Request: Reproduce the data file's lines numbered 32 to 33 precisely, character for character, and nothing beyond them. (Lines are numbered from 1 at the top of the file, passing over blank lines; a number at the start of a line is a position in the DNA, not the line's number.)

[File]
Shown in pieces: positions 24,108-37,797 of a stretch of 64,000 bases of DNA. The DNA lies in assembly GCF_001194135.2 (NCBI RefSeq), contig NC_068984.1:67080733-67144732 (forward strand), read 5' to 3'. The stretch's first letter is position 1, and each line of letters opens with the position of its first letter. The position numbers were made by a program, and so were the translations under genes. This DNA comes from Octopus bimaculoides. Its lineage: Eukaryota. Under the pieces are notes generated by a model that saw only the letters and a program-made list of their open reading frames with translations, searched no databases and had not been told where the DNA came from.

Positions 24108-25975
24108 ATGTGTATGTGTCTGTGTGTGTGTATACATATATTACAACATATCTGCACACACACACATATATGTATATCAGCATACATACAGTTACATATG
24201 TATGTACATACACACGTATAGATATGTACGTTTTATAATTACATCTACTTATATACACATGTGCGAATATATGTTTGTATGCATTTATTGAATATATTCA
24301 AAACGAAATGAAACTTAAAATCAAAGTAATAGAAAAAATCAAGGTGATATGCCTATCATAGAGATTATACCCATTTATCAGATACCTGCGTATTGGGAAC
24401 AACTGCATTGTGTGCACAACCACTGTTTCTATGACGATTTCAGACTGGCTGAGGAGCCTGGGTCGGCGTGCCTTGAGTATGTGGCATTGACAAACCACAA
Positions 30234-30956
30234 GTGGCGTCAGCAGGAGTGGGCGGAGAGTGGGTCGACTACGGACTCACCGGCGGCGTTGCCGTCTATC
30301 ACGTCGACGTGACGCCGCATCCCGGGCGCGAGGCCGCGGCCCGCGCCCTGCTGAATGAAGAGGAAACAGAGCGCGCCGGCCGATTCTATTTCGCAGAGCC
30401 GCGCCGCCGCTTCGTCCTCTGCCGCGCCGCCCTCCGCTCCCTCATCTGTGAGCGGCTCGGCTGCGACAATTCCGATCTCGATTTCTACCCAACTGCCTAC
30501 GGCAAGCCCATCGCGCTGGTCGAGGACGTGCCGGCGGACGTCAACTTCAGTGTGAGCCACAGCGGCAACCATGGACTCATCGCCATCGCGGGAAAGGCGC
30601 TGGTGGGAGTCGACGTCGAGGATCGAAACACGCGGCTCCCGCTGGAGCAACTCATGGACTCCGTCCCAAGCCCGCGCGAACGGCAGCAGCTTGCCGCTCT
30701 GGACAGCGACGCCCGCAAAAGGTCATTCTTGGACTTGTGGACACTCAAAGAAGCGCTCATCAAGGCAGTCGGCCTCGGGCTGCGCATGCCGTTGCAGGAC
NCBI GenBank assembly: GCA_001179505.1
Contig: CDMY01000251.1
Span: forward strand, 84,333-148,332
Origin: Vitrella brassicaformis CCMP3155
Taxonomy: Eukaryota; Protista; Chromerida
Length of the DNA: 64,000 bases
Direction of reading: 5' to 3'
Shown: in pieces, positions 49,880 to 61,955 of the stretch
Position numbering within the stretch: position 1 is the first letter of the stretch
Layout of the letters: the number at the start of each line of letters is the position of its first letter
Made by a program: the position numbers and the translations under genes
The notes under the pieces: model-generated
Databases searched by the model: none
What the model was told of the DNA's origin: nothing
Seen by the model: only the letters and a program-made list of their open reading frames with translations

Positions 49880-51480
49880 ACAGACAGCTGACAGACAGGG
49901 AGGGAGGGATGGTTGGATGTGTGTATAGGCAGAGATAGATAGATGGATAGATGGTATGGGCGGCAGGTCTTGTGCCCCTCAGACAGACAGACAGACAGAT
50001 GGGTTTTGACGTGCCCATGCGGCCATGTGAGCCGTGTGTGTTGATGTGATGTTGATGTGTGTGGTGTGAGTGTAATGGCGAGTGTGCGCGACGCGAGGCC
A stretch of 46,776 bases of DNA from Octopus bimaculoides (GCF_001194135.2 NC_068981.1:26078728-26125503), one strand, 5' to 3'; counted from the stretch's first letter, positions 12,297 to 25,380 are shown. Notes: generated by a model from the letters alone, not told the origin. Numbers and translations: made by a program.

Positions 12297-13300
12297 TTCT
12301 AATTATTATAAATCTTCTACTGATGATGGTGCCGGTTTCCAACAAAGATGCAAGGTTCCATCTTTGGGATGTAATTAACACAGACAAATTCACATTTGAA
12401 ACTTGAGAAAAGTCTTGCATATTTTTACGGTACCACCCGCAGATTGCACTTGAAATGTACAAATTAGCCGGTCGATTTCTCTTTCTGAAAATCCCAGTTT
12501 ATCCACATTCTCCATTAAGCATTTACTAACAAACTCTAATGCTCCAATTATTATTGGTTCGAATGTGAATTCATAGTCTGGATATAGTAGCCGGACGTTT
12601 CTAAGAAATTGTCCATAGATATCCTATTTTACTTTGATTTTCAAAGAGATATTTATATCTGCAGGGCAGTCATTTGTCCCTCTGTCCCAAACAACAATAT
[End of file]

50001 GGGTTTTGACGTGCCCATGCGGCCATGTGAGCCGTGTGTGTTGATGTGATGTTGATGTGTGTGGTGTGAGTGTAATGGCGAGTGTGCGCGACGCGAGGCC
A stretch of 46,776 bases of DNA from Octopus bimaculoides (GCF_001194135.2 NC_068981.1:26078728-26125503), one strand, 5' to 3'; counted from the stretch's first letter, positions 12,297 to 25,380 are shown. Notes: generated by a model from the letters alone, not told the origin. Numbers and translations: made by a program.